When I was 22 or 23-years-old I lived and worked in Jackson Hole, Wyoming. Jackson is one of the outdoor meccas here in the US.
Like many other college graduates, I applied for and obtained a job at the Jackson Hole Mountain Resort mainly so I could afford a season’s pass. I ended up at their ski school. It remains to this day one of the most physically demanding jobs of my life. Hiking up the mountain over and over again for a kid that can’t come down or lost their ski is hard work.
I had another job in Jackson that also paid me next to nothing as the intern for the Jackson Hole Conservation Alliance. I really liked my manager and we clicked right off the bat. She was a great mentor. I ended up liking and respecting the entire staff that worked very hard to keep the environmental values they held dear in check. When I get involved in a project I become very passionate about it, there’s no half-way with me. I in turn too became passionate about the issues they were defending. I recall a staff meeting that I attended after I had been working very hard on the Alliance’s annual art auction fundraiser. I had poured a lot of energy into that project and although I recently graduated from college the Executive Director (who I liked) said in a very candid remark, “We need to start building relationships with colleges and recruiting interns from those instead of getting all these randoms.” The staff immediately jumped to my defense and called him out for his comment in front of me and I shrugged it off as if I didn’t care…of course I was in fact hurt by it. But I began to pay more attention and was fueled to do an even better job to show the ED just what these “random” interns could accomplish. I ended up being rehired for another term as their now not so random “outreach intern” and in truth this was the beginning of my marketing career (although I wouldn’t realize it until many years later).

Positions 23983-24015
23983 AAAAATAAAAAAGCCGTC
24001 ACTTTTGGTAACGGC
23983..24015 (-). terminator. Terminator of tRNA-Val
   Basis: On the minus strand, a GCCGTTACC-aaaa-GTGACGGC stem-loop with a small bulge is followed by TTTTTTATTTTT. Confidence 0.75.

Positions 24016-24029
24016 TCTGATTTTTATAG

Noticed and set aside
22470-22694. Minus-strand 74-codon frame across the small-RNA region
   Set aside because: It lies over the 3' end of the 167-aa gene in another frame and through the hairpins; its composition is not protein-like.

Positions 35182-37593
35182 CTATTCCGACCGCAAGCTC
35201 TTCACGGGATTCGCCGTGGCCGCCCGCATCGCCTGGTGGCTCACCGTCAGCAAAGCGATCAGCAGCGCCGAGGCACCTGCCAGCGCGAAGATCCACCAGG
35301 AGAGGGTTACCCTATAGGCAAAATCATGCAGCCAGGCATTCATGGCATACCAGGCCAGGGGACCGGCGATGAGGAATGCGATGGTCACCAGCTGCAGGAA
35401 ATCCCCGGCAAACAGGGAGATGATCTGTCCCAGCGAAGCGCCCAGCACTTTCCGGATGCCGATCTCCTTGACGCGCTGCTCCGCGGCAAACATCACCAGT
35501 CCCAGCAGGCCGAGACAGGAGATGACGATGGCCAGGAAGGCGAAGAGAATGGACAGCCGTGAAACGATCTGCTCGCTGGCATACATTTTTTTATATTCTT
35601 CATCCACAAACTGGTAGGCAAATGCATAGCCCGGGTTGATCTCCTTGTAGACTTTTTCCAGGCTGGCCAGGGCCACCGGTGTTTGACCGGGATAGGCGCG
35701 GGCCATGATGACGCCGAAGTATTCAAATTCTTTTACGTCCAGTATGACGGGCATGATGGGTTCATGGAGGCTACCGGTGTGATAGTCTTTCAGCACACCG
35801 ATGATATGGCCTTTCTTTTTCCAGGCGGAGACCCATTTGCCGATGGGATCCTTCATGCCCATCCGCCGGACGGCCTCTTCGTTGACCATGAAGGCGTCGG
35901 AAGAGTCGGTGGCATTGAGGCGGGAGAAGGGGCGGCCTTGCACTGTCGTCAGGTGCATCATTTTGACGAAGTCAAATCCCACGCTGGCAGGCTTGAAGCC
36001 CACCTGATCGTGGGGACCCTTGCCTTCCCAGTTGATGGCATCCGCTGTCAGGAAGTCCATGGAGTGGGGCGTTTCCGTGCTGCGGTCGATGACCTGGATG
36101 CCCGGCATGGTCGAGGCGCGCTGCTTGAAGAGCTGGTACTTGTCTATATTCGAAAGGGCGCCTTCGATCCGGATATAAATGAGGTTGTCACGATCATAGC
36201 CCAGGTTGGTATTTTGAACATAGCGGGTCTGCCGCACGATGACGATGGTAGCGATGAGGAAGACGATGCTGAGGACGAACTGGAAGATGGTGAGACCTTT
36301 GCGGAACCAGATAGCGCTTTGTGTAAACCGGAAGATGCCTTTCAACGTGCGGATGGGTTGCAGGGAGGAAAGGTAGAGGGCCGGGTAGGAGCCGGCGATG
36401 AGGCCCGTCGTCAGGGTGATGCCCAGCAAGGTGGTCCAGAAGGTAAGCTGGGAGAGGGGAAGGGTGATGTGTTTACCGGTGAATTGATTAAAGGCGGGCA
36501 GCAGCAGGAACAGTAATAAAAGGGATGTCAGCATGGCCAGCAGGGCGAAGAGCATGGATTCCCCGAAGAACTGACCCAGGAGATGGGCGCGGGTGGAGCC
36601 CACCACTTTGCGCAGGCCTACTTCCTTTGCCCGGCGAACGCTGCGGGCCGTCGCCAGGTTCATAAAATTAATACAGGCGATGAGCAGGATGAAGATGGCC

Meanwhile I had also been paying attention to what was going on in ski school. Ski school was a fascinating working organization. I was at the bottom of ladder and likely wasn’t going to move up. I was completely broke around this time in my life and managed off of very litte income which doesn’t bode well for buying new gear. Gear is expensive! I did what I could back then and what I could afford was a pair of early 90s hot pink ski boots. The ski school had a boot warming room and after every day the instructors would go to their locker room, take off their boots and put them on the warmers. The senior staff had all the nicest equipment and the equipment models would quickly decline and get older the more junior you went with staff. Every morning I would arrive at ski school and my old neon pink ski boots would have been thrown out in the hallway off the warmers…a blatant warning from the more senior staff to take my gear and my job seriously.
If I sound like I’m complaining I suppose I am but the truth is those were some of the best experiences in my life and taught me a lot of valuable lessons. I have way more good experiences than complaints but the bad things always teach you some of the best lessons. You’re too busy enjoying the good things to reflect on what you can learn from them.
I’ve always liked to write. Before blogs and other content management systems I would write and save articles on my old Toshiba laptop that weighs about 50 pounds. I started writing this particular post because I wanted to post an old article that I had written about my work observations in ski school and with the environmental alliance called, “Politics at Play.” I couldn’t find it. I think when people think of the business world they tend to think that the business of play (outdoors, tourism etc.) is immune to business politics but the truth is that my observations included a lot of the same type of stuff that I would encounter in corporate america later in my career and what that finally has meant to me is that business is business no matter what shape it takes.
Happy Marketing Everyone,